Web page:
International business researchers have always been interested in the motivations for foreign direct investments. Pre-eminent IB scholar John Dunning argued that there were four core drivers:
– the quest for more customers (market-seeking)
– gaining access to inputs unavailable, or less palatable, at home (resource-seeking)
– looking to build a more efficient chain of value adding activities (efficiency-seeking)
Gone Shopping Sign – building up the knowledge-based resources of the firm and portfolio of brands (strategic-asset-seeking).

This recent Economist article gives a nice catalogue of recent international acquisitions by Indian firms, and offers decent examples of several fronts.

The acquisitions mentioned by Avantha (in engineering), Tata Steel and Tata Motors all can be lumped under the strategic-asset-seeking banner, as the firms sought to tap into technologies and brands unavailable in their home market and which are crucial to further international growth. This is comparable to Lenovo’s purchase of IBM’s PC business a few years back (and pretty typical for emerging market multinationals).

What is less clear in terms of motivation is what is driving Bharti Airtel’s pursuit of South African mobile giant MTN.

Are they chasing MTN’s (admittedly outstanding) competencies in rolling out networks in very poor countries (in terms of household incomes and also physical infrastructure)? These may well mesh in very well with Bharti’s own experiences in India, and set the firm up for a huge play in markets across the developing world (i.e. a strategic-asset-seeking approach).

Or they simply chasing the almost billion possible customers in Africa (to throw on top of a similar top of comparable target market in India)? This would clearly be market-seeking FDI…

Globalisation slows as FDI slides

February 9, 2009

I asked a couple of weeks back what multinationals might be doing in the current uncertain times.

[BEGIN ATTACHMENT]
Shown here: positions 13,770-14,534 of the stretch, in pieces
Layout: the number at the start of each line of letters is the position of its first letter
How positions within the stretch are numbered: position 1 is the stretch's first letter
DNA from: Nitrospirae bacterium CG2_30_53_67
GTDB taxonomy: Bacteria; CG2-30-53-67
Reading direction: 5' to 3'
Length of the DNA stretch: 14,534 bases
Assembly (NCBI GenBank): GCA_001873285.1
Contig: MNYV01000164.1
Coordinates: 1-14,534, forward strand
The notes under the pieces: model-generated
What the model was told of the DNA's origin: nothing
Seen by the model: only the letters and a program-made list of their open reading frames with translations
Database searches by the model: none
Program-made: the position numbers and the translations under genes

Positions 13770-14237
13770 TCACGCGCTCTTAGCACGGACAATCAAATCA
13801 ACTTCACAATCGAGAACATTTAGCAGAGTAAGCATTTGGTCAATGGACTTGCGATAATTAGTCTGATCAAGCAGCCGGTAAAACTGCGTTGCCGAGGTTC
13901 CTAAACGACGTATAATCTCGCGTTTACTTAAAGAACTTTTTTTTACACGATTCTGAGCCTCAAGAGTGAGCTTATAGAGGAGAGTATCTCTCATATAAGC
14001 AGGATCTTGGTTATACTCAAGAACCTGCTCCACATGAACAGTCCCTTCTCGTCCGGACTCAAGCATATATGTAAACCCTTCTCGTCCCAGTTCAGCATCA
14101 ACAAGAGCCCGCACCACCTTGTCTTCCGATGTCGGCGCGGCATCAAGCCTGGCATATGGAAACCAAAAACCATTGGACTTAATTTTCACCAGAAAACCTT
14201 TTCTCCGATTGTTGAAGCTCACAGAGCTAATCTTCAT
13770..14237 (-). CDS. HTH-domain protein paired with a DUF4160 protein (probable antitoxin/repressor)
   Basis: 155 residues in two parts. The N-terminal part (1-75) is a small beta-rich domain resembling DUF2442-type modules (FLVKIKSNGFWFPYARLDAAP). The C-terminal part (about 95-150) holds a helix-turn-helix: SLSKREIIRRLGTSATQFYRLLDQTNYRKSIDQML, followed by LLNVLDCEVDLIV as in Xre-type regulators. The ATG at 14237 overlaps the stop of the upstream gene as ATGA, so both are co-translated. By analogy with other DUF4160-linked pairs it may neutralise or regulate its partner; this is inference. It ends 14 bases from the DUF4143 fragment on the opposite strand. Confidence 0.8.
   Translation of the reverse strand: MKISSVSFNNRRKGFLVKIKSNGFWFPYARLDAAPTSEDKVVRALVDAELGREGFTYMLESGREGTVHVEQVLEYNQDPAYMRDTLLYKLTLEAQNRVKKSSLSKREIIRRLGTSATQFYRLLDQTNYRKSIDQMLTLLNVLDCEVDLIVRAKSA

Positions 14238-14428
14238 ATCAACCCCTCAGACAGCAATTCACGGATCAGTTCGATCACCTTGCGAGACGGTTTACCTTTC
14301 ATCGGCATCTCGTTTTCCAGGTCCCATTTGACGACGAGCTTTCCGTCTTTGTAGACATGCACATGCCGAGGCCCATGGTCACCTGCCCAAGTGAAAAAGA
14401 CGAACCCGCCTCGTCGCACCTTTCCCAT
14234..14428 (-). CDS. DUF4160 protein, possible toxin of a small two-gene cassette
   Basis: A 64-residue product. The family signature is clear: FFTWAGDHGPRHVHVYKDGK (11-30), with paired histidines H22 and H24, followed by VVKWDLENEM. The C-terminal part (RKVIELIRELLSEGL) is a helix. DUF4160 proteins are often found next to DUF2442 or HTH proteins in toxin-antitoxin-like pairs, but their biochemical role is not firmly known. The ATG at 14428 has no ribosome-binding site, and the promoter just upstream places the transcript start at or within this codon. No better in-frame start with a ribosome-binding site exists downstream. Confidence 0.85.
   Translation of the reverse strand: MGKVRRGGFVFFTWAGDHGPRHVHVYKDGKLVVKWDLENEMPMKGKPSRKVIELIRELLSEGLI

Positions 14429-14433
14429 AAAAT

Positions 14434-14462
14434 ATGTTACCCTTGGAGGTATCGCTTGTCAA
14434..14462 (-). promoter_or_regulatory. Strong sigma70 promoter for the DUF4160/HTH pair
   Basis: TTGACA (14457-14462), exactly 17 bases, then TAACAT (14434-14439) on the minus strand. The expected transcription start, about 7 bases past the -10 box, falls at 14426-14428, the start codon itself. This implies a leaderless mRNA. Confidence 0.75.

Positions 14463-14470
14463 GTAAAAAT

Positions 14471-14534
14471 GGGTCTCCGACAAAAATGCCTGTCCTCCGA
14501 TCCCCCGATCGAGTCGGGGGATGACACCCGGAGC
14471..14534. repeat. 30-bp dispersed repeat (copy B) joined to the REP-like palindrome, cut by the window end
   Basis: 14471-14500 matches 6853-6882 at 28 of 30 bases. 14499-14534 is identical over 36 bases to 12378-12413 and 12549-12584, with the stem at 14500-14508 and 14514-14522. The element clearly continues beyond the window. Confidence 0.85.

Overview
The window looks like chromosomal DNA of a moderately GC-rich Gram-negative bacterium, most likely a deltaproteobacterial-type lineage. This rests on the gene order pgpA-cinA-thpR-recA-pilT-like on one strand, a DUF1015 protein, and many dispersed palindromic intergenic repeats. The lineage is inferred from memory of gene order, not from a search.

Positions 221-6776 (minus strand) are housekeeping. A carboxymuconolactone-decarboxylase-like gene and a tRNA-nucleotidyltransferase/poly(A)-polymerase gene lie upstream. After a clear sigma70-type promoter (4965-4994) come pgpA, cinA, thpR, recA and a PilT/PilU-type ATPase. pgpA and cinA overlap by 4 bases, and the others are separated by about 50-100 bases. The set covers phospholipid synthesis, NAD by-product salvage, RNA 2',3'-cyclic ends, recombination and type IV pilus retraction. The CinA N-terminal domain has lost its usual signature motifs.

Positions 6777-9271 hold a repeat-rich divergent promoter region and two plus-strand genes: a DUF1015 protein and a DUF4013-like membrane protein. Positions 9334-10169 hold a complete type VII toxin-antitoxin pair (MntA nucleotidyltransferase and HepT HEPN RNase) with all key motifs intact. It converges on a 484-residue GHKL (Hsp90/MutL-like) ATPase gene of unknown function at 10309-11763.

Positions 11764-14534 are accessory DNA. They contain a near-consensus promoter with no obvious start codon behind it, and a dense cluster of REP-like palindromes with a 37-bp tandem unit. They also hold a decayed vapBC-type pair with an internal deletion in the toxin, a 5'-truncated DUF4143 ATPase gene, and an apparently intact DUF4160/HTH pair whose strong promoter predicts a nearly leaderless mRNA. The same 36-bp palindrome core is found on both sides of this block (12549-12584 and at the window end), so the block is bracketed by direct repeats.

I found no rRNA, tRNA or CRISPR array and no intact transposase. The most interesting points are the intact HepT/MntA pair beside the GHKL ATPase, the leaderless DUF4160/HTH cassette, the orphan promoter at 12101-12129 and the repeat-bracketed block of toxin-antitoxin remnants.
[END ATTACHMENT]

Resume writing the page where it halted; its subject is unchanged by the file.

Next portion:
New data from the United Nations answers the questions somewhat. We now know what they were doing last year – they were slowing down their expansion. As the figure below shows, foreign direct investment (FDI) flows dropped sharply in 2008.


Now these are flows, not stocks, so it doesn’t indicate a retreat per se, but rather a tapering off in expansion. Nevertheless, this is the first dropoff since the dot-com crash.

The figures make pretty gruesome reading for developed countries, as the declines are all happening there. FDI into developing nations has, in fact, grown slightly.

The report provides further insights into the make up of FDI. It seems mergers and acquisitions are on the decline. And as the report points out, even if there remains considerable activity on that front, the value of each transaction has dropped along with asset prices. The count on greenfield investments is up (but no value is given). Likewise, of the regulatory changes impacting upon FDI, a greater percentage of reforms were investment inhibiting than in previous years.

It is definitely a tougher time for multinationals generally, and this will impact (negatively) upon the speed of any economic recovery. It is not clear to me how any of the crisis responses from governments are reflecting this reality or acting to stem the tide. Are multinationals the forgotten component in the policy mix?